Daio Wasabi Farm has been around since 1915. It is one of the biggest farms in Japan and the biggest wasabi farm. Wasabi has been dubbed as the hardest plant to farm because it needs clean spring water between 13 degC to 18degC, a certain amount of sunlight and it takes 18 months for it to be ready for harvest. That’s also why most of the wasabi you eat isn’t real. We got to visit the farm. It’s amazing how they are grown with spring water flowing through rows and rows of them. Earlier in the day, we made a stop at a small batch coffee roaster at Azumino. She told us that at Azumino, you can actually find wild wasabi by the river. Azumino is famous for their fresh air and water. That lady we met even gave us each a cup of water to taste it. It is crisp and clean tasting, and refreshing to drink. Sounds cliche i know but having drunk a fair bit of water from pretty much everywhere I go, this was pretty special. Special enough for them to brew an award winning beer with its water at their own micro-brewery.

In the above photo, one of them is their wasabi lemonade drink. They froze wasabi as an ice cube and added that to the lemonade. You can try that at home but you need to use fresh wasabi not the artificial one because the fresh one isn’t as sharp and has a “sweet” flavour. That’s a wasabi leaf oyaki. The buns are filled with stir fried wasabi leaves. To get close to that flavour if you haven’t access to it, is to use arugula leaves but it won’t have that same sweetness or texture.

Kawakami An at Karuizawa


They had the biggest prawn tempura we have ever seen The prawn is longer than my hand. What I liked about it is that the batter is very crisp and the texture of their soba was still firm.


When frying tempura, always use a thermometer to make sure that your oil is maintained at 170 degC to 180 degC. Use a cast iron pot to keep the oil in check. I also always make the batter with ice cold water. That tip was from my father who told me that makes the batter light. As for the noodles, follow the prescribed time to cook them and use a timer. To test, take a strand out and put it under running water then taste. If it is ok, then pour it out into a sieve and add in ice cubes and run it through running water. This stops it from cooking further and gives it the firm texture.


For the folks that know me, it is no surprise that I absolutely love eating shabu shabu. The quality of the meat and vegetables matter here because of the simplicity of the dish. This establishment has done it right. Everyone has an individual hotpot. Their yonezawa buta (pork) is so tender and flavourful. Their beef is from a famous farm, Taketori Farm in Miyagi prefecture. We had their special sirloin and it lived up to its name.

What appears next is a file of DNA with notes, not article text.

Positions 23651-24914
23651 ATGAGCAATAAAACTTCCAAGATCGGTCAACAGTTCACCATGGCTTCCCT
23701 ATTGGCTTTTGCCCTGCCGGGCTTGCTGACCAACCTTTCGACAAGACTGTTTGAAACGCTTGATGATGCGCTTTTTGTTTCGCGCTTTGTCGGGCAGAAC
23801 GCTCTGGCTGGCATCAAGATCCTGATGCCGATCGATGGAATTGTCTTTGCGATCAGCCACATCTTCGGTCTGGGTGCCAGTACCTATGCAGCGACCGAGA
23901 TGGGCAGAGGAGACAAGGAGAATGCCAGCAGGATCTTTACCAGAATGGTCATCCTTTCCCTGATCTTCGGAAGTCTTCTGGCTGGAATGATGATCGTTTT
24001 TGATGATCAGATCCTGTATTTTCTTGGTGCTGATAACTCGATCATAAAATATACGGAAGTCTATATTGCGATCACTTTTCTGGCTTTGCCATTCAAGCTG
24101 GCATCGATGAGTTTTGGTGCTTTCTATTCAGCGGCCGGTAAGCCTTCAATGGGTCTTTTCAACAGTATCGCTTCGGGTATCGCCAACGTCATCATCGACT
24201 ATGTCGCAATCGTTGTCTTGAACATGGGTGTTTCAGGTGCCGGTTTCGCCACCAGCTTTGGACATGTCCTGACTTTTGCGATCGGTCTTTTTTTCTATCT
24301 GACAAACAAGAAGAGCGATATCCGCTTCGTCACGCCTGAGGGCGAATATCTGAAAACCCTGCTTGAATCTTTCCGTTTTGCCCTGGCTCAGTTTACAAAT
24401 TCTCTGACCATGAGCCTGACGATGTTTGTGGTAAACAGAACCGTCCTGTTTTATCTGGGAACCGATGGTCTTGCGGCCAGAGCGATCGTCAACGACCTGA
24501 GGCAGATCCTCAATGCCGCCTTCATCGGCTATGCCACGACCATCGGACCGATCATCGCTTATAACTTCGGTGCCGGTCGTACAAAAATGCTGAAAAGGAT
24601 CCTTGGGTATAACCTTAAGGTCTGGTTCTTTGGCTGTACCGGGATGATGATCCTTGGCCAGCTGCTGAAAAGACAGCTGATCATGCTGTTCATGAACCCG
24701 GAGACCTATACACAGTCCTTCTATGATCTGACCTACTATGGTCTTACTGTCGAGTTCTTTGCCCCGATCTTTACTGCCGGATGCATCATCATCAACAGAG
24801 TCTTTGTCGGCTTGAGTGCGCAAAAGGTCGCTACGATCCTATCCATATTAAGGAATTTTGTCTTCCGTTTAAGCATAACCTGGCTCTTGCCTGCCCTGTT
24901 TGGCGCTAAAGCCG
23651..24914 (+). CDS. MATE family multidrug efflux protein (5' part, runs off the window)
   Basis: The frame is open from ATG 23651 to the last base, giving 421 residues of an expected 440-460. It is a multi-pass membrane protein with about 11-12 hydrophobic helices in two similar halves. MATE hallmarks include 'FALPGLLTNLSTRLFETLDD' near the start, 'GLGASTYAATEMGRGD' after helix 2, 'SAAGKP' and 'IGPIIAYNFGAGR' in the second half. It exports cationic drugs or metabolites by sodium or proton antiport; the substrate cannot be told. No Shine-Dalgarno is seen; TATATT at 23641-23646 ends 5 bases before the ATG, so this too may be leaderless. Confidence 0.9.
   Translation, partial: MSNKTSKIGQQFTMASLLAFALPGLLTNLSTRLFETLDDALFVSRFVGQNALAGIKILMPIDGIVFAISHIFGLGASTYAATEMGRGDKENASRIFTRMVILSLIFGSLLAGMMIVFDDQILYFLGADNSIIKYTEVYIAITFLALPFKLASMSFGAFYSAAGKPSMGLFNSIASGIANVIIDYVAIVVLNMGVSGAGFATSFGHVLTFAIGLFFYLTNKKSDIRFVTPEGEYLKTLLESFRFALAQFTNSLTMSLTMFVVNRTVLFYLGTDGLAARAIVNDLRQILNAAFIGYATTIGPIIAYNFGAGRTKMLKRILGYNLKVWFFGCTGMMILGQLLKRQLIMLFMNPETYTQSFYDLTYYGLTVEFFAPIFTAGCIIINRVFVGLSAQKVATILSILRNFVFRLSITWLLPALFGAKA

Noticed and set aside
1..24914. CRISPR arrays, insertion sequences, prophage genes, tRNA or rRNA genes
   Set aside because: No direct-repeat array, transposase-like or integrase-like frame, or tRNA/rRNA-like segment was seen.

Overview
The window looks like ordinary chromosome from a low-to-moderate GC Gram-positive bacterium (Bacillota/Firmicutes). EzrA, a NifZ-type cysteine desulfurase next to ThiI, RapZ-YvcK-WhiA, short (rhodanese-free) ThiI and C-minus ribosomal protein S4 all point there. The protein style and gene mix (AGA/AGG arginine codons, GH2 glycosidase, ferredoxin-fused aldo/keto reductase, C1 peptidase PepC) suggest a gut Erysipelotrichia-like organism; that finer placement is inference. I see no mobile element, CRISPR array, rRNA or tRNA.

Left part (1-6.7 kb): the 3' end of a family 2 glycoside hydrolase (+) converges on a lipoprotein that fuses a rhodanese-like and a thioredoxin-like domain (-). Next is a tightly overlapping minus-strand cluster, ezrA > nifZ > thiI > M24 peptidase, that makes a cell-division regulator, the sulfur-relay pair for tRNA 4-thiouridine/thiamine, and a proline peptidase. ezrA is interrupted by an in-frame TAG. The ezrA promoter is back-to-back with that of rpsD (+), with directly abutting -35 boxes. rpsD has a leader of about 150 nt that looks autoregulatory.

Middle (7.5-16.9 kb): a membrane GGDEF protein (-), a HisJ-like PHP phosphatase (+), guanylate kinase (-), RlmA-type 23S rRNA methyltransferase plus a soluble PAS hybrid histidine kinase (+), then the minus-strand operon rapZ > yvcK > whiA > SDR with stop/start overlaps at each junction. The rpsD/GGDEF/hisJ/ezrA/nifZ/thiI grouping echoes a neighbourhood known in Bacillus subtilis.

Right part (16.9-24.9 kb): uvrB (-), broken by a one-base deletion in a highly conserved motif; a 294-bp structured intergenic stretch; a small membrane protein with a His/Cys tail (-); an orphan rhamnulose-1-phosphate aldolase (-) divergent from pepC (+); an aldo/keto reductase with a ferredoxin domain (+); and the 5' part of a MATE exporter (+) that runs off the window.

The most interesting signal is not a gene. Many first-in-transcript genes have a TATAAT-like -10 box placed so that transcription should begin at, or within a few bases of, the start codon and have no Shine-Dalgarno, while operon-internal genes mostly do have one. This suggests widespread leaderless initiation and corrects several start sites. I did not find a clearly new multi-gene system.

Always buy good and fresh quality meat. For beef, there is no need to buy one with a high fat content for shabu shabu. In my opinion, the grade of the meat matters more than the marbling.

So meat is graded from A to C, A being above standard, B is the standard and C is below standard. Then there is a number from 1-5 next to it 1 being the poorest and 5 the highest. The grade depends on the colour and brightness, the firmness and texture and lastly the colour, luster and quality of fat. So for example, you know that you’ve gotten a very good piece of meat if it is A5 (which is rare).

Then there is the BMS (Beef Marbling Standard) that ranges from 1-12. My preference is anything between a 5-9 which is already expensive enough and not too oily. However for shabu shabu a BMS of 5 or 6 is more than enough if you decide to splurge.

Vegetables wise, no hard and fast rules as long as they are fresh.

Test Kitchen: Lemon and Poppy Seed Cake.


This is a cake recipe that is created by me. It was my excuse to try out a “cocktail” and also use the poppy seeds that I bought from Perth. However, this was an impulsive decision to bake at 2am. So I’m going to tell you how to bake on a whim.


  • Use the poppy seeds.
  • To get a beautiful soft, moist crumb that wouldn’t fall apart when cutting.(softer than a pound cake but firmer than a full buttermilk based cake).
  • Light lemon flavoured cake without it being tart.
  • Develop a beautiful line on top of the loaf instead of a “ripped” look.


In order to bake on a whim, your eggs must be at room temperature. For the milk/butermilk you can warm it using a milk pan over a low flame till it’s just warm to touch. As for the butter, you can put it in a ziplock bag and hit it with a rolling pin till it becomes flatter and softer.

By the way, I really do enjoy test kitchen experiments. I learn so much more being creative, making mistakes, troubleshooting and pushing myself. I think you should take courage too, to obssess a little, be curious and try. Hope that you enjoy baking this cake recipe  as much as I enjoyed formulating it.


Lemon and Poppy seed Loaf Cake

2 Loaf Tins (8″ X 4″)

Oven Setting: 150degC, Fan Forced.


200g Soften Unsalted Butter (plus extra for the butter line)

360g White Caster Sugar

310g All Purpose Flour

1/2 cup Buttermilk

1/4 cup Mascarpone Cheese

1/4 cup Full Cream

1 tsp Vanilla Extract

1 tsp Baking Soda

1 lemon

4 Eggs

2 Tbsp Poppy Seeds



  1. Whisk or Sift both flour and baking soda together.
  2. Beat soften butter together with the zest of 1 lemon and caster sugar till it is pale and light.
  3. Add in eggs one by one, beating in between and scraping the sides of the mixing bowl.